Issue with borrow checker's evaluation order of function arguments

Hello friendly rustaceans,

I'm trying to learn rust and came upon an issue with function evaluation order. When I call something such as a.do(f(x)), I expect f(x) to be evaluated before .do(), but the borrow checker doesn't seem to agree. The following example shows such a case:

fn f(b: &Blob) -> f32 {
    b.a + 1.0
}
struct Blob {
    a: f32,
}
impl Blob {
    fn mutate_with(self, x: f32) -> Blob {
        Blob { a: self.a * x }
    }
}

fn main() {
    let blob = Blob { a: 0.0 };
    let blub = blob.mutate_with(f(&blob));
}

Explicitly specifying the evaluation order works, but quickly gets ugly when used in closures. I.e.

fn main() {
    let blob = Blob { a: 0.0 };
    let argh = f(&blob);
    let blub = blob.mutate_with(argh);
}

Is there a way to do without argh?

Another option I found would be

fn mutate_with(x: f32, blob: Blob) -> Blob {
    Blob { a: blob.a * x }
}

So to fix it, self would have to be the last instead of the first argument.

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When I call something such as a.do(f(x)) , I expect f(x) to be evaluated before .do() ,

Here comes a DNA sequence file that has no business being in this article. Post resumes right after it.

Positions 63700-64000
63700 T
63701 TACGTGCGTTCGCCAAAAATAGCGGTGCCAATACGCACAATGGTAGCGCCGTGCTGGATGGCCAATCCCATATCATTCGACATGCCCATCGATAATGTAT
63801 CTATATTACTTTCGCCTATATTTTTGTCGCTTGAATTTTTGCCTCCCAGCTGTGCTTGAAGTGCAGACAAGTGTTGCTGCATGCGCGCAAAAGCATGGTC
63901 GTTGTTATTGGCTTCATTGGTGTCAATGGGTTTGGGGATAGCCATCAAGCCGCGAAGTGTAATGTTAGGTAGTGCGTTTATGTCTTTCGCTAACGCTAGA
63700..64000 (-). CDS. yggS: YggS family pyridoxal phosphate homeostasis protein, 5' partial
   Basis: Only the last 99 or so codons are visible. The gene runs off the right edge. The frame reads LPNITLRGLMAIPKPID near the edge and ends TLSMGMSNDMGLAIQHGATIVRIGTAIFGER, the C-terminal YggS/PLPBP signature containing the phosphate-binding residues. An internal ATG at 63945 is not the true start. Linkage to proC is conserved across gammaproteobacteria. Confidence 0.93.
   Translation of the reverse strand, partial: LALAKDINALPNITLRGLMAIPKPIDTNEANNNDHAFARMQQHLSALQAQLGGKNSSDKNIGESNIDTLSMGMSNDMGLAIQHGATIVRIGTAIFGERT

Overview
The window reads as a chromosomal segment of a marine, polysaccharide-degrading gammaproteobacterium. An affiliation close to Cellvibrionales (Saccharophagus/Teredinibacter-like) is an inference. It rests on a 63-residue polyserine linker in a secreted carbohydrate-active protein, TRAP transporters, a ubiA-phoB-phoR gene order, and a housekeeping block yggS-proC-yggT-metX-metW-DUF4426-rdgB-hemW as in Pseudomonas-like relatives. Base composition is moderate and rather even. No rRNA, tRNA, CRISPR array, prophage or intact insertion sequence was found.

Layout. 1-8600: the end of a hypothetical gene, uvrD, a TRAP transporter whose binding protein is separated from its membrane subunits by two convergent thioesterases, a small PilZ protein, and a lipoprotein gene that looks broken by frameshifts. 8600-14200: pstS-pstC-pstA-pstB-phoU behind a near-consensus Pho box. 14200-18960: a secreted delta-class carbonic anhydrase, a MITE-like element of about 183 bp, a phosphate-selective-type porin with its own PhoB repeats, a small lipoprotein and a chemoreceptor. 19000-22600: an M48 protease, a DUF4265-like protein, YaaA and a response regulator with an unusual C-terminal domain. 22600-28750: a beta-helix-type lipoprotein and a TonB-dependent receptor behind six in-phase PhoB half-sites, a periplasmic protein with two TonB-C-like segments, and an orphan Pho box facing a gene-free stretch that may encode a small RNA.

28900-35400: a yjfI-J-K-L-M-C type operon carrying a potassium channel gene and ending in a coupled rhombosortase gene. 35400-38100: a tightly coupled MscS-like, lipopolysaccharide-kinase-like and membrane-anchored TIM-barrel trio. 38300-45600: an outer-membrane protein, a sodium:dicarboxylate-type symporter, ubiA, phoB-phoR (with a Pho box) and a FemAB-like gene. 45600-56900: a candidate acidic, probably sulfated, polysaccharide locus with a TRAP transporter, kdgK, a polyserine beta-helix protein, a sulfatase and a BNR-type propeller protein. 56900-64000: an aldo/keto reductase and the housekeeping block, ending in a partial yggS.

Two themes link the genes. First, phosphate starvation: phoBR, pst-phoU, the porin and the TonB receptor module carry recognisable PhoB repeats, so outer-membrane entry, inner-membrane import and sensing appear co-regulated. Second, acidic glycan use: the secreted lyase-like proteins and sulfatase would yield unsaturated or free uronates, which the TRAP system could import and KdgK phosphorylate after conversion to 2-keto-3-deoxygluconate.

It's not that .do is evaluated sooner; it's that a is. Consider this more complex case:

f1().foo(f2()).bar(f3())

I imagine you would agree that f1(), f2(), f3() should be called in that order. So, method call receivers must be evaluated before method call arguments. (The full ordering of calls is f1() f2() foo() f3() bar().)

Now, Rust does actually have a convenience to make this common pattern work for mutable borrows, called “two-phase borrows”. That is, this code works:

impl Blob {
    fn mutate_with(&mut self, x: f32) {
        self.a = self.a * x;
    }
}

fn main() {
    let mut blob = Blob { a: 0.0 };
    blob.mutate_with(f(&blob));
}

However, that works by creating the &mut blob that mutate_with needs in a special “reserved” state, which doesn't conflict with &blob because it isn't actually used until we're done with f(&blob). There's no analogue of this for moves. (Perhaps there should be, but the language doesn't have it.)

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